A dependency, however, is when the central nervous system gets used to the caffeine, and you can experience a variety of withdrawal symptoms if you stop ingesting it (like headaches and fatigue).
Nuance aside, there are two key things that happen with prolonged use of caffeinated pre-workouts:
- Caffeine Tolerance Increases. Over time, the effects of the caffeine will dull and you will require higher and higher doses to elicit the same effects.
- Psychological Dependency. This is not a chemical addiction, but this is the belief that you cannot possibly do a workout without consuming a pre-workout.
To remedy either situation, my recommendation is to either take 2-4 weeks off of caffeinated products altogether to allow your body a slight reset or be proactive in not using your caffeinated pre-workout for every single workout.
What Is Intra-Workout?
Intra-workouts are a category of supplements that include any combination of Branched Chain Amino Acids (BCAAS), Essential Amino Acids (EAAs), Carbohydrates, and Electrolytes (like sodium, potassium, calcium, and magnesium) to help with stamina, electrolyte replenishment, hydration, and recovery.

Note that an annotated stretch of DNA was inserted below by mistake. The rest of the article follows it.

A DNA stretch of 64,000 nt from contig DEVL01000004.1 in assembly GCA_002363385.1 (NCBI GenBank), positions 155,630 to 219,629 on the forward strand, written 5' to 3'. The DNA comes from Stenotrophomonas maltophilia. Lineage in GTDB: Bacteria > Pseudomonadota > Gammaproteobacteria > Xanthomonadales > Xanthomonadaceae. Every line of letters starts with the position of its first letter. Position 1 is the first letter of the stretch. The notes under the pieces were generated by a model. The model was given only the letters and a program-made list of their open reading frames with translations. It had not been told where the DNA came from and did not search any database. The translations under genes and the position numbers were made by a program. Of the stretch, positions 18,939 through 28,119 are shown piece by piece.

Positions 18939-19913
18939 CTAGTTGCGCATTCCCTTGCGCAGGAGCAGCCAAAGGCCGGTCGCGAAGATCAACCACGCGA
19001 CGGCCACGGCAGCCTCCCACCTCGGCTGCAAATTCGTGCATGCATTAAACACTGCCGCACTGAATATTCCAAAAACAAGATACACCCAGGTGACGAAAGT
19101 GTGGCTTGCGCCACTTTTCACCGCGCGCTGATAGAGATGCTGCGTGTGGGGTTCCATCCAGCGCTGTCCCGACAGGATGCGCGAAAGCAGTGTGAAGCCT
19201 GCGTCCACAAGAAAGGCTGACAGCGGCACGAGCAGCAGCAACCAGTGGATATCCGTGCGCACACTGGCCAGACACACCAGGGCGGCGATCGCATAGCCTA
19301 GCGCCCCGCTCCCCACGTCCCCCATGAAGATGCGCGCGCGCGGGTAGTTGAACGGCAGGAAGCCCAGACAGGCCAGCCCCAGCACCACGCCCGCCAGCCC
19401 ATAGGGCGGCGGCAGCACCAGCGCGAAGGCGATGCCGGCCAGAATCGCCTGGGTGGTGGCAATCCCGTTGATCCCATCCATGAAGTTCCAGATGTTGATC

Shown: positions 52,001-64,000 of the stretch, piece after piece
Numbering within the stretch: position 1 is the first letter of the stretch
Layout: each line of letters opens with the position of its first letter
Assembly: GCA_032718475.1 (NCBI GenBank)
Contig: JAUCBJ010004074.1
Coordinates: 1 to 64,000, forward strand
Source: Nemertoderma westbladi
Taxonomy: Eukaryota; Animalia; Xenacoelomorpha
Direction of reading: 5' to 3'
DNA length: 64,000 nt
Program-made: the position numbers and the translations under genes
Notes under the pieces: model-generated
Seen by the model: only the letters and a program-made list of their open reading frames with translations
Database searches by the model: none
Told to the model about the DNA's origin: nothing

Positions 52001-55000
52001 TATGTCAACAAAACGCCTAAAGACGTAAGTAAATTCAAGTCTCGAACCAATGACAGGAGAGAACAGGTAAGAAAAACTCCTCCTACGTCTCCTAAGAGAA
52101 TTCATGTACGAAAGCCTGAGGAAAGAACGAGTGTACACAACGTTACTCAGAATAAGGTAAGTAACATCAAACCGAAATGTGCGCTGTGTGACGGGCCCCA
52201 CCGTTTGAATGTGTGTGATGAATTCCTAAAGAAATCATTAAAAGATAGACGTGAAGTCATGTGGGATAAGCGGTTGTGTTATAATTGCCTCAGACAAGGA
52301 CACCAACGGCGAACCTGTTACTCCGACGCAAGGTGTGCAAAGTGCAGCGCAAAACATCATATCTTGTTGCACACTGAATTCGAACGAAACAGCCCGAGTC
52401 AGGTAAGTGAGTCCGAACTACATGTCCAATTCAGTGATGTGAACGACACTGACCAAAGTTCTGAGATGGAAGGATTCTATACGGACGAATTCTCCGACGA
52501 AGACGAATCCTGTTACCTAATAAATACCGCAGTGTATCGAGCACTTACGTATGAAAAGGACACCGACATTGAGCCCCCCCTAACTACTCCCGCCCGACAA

These products are available as flavored powders and are meant to be sipped on throughout your workout, or consumed in between bouts of physical activity (i.e. during an intermission, in between matches).
Benefits of Intra-Workout
Intra-workout supplements provide a different kind of energy than pre-workout. You can think of it in the sense of: Pre-workout gets you going, and intra-workout keeps you going.
These products are typically caffeine-free but provide energy in the form of easily-digested carbohydrates like maltodextrin.
These forms of sugar used in intra-workout supplements are very quickly digested and absorbed, providing a fast energy source.
Ingestion of carbohydrates during exercise (at a rate of 30-60g of carbohydrates per hour for high intensity exercise) like those present in intra-workout are correlated with improved performance while training by delaying fatigue.
That said, if you are not training at higher intensities or your training session is less than an hour, then an intra-workout may not be necessary as energy will likely not be depleted to the point where you would require additional carbohydrates.
If you want to improve muscular endurance, look for an intra-workout supplement that contains Essential Amino Acids (EAAs), PeakO2, or ElevATP.
In a study on previously untrained women, one group was given an EAA supplement over the course of six weeks while the other group received a placebo. At the end of the six-week training period, the group who supplemented with EAAs saw significant increases in aerobic muscular endurance.
Another promising ingredient in intra-workouts for endurance is performance mushrooms. Some mushrooms like cordyceps have been shown to increase stamina and work output in athletes, and can occasionally be found in intra-workout supplements in the form of PeakO2.
Benefits of consuming PeakO2 include increased exercise performance, with these effects being more pronounced with more prolonged use.